We have plenty of deer, rabbits, raccoons, skunks, possums, a variety of smaller rodents, a few ground squirrels (like chipmunks), and way too many regular squirrels, and occassionally a fox. My wife found a baby fox (kit) in our backyard a few years ago. She took it to a wildlife rehabilitator who also had a kit.

Once in a while we see a coyote, and on rare occassions a black bear wanders into the area. Haven't heard of one recently though.

Yikes! I definitely wouldn't want to see a bear wandering around. Post some pics!

Btw, what do you all think? One day I saw what looked like a large dog running down in the pasture. At first this looked strange because his legs looked disproportionately long for his body, but what nearly sat me down was when he hopped a five foot fence like it wasn't even there. It looked like he barely hopped; more like a big step! At first I assumed that this was a coyote but it was too large for that wasn't it? It must have been a wolf? I don't think we even have wolves around here though. :confused:
 
  • #15
Evo
Mentor
23,924
3,261
Oh how cute! :approve:
 
  • #16
hypatia
1,189
9
wow and you even have chairs and refreshments set up for them ..how cute!
 
  • #17
mattmns
1,118
6
Wow! I bet you guys are going to have an awesome Thanksgiving this year :tongue2:
 
  • #18
russ_watters
Mentor
21,945
8,982
Moonbear said:
Ah, martinis are much better! 9 Wild Turkey's is going to leave Ivan with one heck of a hangover. :biggrin:
And judging from the OP, halucinations, too!
 
  • #19
Entropy
478
0
Mom and eight babies.

Mmm... They sound delicious... :tongue: :biggrin:
 
  • #20
Moonbear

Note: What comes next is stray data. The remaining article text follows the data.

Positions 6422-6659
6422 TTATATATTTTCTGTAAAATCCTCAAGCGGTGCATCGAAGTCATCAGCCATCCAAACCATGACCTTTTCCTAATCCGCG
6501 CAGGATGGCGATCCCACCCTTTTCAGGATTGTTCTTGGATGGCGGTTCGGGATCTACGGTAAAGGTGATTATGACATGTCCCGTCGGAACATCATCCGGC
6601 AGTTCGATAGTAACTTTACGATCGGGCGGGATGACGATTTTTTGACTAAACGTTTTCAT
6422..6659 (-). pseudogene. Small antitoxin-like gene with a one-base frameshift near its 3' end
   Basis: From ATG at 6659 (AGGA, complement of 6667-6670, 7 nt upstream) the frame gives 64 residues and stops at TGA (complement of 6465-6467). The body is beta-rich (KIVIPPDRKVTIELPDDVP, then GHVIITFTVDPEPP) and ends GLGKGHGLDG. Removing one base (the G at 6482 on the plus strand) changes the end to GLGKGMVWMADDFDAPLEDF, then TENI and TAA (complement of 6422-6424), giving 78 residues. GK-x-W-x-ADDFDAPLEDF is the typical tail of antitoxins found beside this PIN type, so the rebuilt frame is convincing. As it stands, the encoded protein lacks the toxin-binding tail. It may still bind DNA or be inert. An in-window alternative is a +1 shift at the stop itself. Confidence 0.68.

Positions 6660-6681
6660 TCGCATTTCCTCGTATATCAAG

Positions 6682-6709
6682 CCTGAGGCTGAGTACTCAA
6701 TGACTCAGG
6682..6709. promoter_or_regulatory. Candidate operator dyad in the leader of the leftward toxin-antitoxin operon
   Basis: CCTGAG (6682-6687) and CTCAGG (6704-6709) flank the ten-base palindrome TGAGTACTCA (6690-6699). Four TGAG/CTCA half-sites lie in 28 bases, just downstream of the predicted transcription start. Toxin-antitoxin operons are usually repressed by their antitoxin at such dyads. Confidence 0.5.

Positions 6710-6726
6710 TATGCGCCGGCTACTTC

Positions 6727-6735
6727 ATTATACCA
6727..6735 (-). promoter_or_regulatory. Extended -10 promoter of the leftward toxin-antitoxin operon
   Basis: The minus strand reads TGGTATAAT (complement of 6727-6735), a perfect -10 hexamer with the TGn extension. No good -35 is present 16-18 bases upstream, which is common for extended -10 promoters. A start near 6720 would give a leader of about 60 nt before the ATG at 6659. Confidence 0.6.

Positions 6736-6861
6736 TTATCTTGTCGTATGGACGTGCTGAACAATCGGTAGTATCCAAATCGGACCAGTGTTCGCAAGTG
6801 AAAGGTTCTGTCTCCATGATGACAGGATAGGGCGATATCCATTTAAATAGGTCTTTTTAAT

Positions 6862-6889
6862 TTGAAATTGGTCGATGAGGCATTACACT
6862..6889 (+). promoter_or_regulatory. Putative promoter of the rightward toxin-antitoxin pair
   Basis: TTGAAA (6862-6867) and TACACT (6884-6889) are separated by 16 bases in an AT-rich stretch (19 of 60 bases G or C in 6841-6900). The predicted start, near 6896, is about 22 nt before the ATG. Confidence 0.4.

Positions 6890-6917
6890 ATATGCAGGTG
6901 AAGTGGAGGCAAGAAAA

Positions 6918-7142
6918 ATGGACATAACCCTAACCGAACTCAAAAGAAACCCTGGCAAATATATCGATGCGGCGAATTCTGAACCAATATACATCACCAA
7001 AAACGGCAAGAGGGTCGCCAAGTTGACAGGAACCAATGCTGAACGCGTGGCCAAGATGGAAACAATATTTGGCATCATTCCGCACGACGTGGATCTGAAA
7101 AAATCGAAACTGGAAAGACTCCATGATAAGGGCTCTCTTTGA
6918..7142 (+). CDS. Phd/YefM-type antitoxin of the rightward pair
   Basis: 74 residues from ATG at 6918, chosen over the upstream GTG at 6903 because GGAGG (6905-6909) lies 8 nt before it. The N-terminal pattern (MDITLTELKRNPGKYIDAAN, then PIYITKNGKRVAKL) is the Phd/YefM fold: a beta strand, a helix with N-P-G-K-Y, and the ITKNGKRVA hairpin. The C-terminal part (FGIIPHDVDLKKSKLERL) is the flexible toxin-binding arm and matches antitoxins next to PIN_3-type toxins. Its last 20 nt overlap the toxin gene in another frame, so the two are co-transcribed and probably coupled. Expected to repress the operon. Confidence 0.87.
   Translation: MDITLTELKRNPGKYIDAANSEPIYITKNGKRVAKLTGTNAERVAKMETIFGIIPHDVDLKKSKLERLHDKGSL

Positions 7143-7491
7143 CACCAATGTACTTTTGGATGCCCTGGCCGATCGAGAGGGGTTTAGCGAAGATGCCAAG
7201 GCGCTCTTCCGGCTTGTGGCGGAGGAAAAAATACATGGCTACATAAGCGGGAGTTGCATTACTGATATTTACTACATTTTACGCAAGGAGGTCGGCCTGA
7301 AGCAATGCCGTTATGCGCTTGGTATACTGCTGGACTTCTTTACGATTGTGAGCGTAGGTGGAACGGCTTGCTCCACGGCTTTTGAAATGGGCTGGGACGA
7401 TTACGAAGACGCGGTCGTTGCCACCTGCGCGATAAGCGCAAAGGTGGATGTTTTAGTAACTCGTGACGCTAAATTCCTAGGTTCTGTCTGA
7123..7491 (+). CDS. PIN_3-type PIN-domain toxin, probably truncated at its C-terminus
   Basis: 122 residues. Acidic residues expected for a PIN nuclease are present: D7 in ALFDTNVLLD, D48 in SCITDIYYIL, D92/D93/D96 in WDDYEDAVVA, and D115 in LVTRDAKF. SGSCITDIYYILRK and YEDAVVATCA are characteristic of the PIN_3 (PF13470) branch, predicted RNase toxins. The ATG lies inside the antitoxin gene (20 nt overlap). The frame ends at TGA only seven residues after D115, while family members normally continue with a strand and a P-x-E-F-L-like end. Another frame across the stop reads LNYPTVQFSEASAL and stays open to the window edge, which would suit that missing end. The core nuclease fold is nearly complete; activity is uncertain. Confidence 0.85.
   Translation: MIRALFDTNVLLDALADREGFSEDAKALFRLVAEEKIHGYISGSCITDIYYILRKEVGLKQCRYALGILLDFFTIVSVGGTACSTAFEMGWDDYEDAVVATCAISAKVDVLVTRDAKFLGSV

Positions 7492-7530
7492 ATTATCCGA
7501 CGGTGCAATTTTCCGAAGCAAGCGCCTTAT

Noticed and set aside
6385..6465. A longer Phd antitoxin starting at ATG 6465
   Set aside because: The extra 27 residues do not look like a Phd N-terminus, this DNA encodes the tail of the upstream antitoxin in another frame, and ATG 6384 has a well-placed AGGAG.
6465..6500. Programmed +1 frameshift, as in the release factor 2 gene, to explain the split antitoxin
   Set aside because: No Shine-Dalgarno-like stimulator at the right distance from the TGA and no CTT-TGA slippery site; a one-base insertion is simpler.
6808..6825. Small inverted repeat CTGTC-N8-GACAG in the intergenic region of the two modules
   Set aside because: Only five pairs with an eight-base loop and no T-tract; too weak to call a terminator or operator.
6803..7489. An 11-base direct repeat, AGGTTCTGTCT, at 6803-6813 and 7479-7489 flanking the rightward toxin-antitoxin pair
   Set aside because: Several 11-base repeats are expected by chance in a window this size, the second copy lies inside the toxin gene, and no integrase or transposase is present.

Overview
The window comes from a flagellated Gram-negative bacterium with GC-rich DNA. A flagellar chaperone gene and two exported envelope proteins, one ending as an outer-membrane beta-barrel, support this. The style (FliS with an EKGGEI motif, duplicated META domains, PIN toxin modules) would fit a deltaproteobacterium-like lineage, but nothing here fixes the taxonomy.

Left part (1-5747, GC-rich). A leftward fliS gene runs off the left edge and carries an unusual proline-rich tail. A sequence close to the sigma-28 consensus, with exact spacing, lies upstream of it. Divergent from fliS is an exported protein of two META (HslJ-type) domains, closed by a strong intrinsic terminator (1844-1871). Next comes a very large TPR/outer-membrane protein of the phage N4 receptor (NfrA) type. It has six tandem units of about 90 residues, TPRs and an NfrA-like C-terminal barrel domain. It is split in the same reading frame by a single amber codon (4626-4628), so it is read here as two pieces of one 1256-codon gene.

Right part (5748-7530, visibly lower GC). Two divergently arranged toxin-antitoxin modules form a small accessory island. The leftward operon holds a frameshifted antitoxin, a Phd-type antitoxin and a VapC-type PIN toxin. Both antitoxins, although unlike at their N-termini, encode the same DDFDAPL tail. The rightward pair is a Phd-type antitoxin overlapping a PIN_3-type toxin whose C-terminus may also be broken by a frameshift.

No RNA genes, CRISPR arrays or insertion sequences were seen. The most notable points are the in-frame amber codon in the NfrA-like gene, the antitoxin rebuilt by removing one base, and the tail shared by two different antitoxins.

Staff Emeritus
Science Advisor
Gold Member
11,828
53
Leave it up to the resident UFO "expert" to have trouble providing anything other than a grainy shot. Yeah, sure, you just never have a camera handy when there's a sighting...riiiiiight. :rolleyes: :rofl:

(And yes, very cute.)
 
  • #21
Ivan Seeking
Staff Emeritus
Science Advisor
Gold Member
8,010
1,010
russ_watters said:
And judging from the OP, halucinations, too!

What is "OP"?
 
  • #22
Ivan Seeking
Staff Emeritus
Science Advisor
Gold Member
8,010
1,010
Moonbear said:
Leave it up to the resident UFO "expert" to have trouble providing anything other than a grainy shot. Yeah, sure, you just never have a camera handy when there's a sighting...riiiiiight. :rolleyes: :rofl:

Okay, that is funny! :rofl:

btw, never seen one.
 
  • #23
Moonbear
Staff Emeritus
Science Advisor
Gold Member
11,828
53
Ivan Seeking said:
What is "OP"?
Original Post or Opening Post.
 
  • #24
Ivan Seeking
Staff Emeritus
Science Advisor
Gold Member
8,010
1,010
Moonbear said:
Original Post or Opening Post.
\

What am I missing here? :confused: Or is this an objection to the head count? I do only see seven babies in the picture...
 
  • #25
Moonbear
Staff Emeritus
Science Advisor
Gold Member
11,828
53
Ivan Seeking said:
\

What am I missing here? :confused: Or is this an objection to the head count? I do only see seven babies in the picture...
I don't know either. Maybe you're not the one hallucinating. :biggrin:
 
  • #26
Ivan Seeking
Staff Emeritus
Science Advisor
Gold Member
8,010
1,010